Citing the D.C. Circuit's decision in Oil, Chemical & Atomic Workers International Union v. Occupational Safety & Health Review Commission, 671 F.2d 643 (D.C.Cir.1982), which permitted a union to challenge in court an unfavorable ruling of the Occupational Safety and Health Review Commission, the appellants argue by analogy that they should be permitted to challenge in court an unfavorable decision of the Office of Hearings and Appeals. The analogy, however, is not persuasive. First, the court in the Oil Workers case was dealing with a very different statutory scheme, in which, as the court decided, the union was intended to have rights of judicial review of adverse decisions of the Commission. Second, the Occupational Safety and Health Review Commission is an independent adjudicative agency within the Department of Labor. In that respect, it is analogous to the Federal Energy Regulatory Commission, an independent agency within the Department of Energy. It is not analogous to the Office of Hearings and Appeals, which is a creature of regulation and a delegee of a portion of the Secretary's enforcement authority. The Oil Workers case is therefore no authority for the proposition that a disappointed private party can appeal from a decision by the Office of Hearings and Appeals not to issue a remedial order.
Finally, the appellants invoke the presumption of judicial review of agency action, which they say grants them the right to challenge the decision of the Office of Hearings and Appeals in the absence of a clear and explicit statutory provision precluding such review. The presumption of reviewability, however, does not apply to an enforcement decision, as the Supreme Court made clear in Heckler v. Chaney, 470 U.S. 821, 105 S.Ct. 1649, 84 L.Ed.2d 714 (1985). The Court in that case noted that the presumption of reviewability applies to “an affirmative act of approval under a statute that set clear guidelines for determining when such approval should be given,” but that “[r]efusals to take enforcement steps generally involve precisely the opposite situation, and in that situation we think the presumption is that judicial review is not available.” Id. at 831, 105 S.Ct. at 1655. As the Court observed, “an agency's decision not to prosecute or enforce, whether through civil or criminal process, is a decision generally committed to an agency's absolute discretion,” id., and “should be presumed immune from judicial review,” id. at 832, 105 S.Ct. at 1656. That presumption can be rebutted, the Court added, but only if the substantive statute being administered withdraws discretion from the agency and provides guidelines for the agency's exercise of its enforcement power. Id. at 833-34, 105 S.Ct. at 1656-57. “The danger that agencies may not carry out their delegated powers with sufficient vigor does not necessarily lead to the conclusion that courts are the most appropriate body to police this aspect of their performance. That decision is in the first instance for Congress.” Id. at 834, 105 S.Ct. at 1657.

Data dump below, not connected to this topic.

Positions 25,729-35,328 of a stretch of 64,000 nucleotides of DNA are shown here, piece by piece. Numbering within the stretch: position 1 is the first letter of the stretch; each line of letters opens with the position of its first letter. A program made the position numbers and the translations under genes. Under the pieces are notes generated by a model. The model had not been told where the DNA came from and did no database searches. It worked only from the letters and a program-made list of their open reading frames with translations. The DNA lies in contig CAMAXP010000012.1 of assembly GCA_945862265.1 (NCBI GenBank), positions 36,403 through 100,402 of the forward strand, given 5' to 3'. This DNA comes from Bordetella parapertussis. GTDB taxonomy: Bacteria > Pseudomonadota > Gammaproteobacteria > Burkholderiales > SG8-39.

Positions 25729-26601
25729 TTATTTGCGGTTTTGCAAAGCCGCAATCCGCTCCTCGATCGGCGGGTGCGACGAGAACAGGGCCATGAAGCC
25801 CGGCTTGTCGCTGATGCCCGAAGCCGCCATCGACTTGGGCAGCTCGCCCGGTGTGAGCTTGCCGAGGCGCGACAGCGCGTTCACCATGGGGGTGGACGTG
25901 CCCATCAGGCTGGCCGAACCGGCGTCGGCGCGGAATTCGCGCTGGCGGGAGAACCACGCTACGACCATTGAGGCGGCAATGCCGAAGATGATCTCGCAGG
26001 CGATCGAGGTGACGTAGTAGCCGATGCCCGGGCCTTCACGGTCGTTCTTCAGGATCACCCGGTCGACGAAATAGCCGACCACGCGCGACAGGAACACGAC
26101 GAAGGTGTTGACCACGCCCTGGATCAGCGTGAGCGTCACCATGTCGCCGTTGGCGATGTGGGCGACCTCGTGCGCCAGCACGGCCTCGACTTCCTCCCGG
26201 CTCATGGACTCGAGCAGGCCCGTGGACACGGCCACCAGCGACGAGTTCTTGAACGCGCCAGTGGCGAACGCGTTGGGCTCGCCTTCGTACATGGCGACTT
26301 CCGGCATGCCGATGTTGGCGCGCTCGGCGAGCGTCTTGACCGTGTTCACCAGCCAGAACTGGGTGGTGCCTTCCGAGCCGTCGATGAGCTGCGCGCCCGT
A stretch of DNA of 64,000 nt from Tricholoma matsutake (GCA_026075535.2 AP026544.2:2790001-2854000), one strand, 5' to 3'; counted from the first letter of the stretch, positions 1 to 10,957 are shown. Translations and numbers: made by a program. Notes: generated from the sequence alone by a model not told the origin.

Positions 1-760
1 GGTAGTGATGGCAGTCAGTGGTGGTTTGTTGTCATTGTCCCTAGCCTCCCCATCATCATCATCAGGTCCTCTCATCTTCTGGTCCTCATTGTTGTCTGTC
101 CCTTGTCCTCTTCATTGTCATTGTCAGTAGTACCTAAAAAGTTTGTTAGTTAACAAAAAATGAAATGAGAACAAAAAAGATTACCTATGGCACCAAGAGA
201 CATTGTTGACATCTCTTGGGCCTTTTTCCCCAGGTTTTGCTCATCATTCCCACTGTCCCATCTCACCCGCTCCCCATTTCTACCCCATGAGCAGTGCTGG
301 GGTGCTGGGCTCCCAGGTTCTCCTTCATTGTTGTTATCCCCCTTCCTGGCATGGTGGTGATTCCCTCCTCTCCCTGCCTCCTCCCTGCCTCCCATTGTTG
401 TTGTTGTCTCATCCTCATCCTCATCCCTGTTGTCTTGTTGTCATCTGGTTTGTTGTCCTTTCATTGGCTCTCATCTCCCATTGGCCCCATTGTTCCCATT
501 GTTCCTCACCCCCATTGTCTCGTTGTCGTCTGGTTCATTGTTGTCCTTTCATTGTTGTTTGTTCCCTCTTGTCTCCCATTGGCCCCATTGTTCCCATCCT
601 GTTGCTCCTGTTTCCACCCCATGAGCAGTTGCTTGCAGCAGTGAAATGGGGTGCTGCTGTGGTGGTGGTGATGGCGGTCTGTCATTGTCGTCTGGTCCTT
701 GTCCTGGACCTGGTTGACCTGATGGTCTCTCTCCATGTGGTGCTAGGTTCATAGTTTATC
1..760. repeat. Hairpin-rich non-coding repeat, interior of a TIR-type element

Although Heckler v. Chaney was decided under the Administrative Procedure Act, which does not apply to ESA-EPAA enforcement proceedings, see 42 U.S.C. § 7192(a), the general principles that the Supreme Court set out in Heckler v. Chaney are nonetheless pertinent here. Neither section 209 of the ESA nor section 503 of the DOEOA purports to limit in any way the discretion of the Secretary of Energy in making charging decisions. To the contrary, the discretion granted to the Secretary in each statute is couched in language that could hardly be broader. Section 209 provides that the Secretary “may request the Attorney General” to bring an enforcement action in court “whenever it appears ” to the Secretary “that any individual or organization has engaged, is engaged, or is about to engage in any acts or practices constituting a violation of any order or regulation under this title.” Pub.L. No. 92-210, § 2, 85 Stat. 743, 748 (1971) (emphasis added). Section 503 likewise provides that if the Secretary “believes that a person has violated any regulation, rule or order” promulgated under the EPAA, “he may issue a remedial order to the person.” 42 U.S.C. § 7193(a) (emphasis added). Because the statutes that describe the Secretary's charging discretion do not purport to confine that discretion in any way, we conclude that the presumption of unreviewability that the Supreme Court described in Heckler v. Chaney is fully applicable here and requires rejection of the appellants' quest for judicial review of the Secretary's decision not to issue a remedial order against Chevron.
BRYSON, Circuit Judge.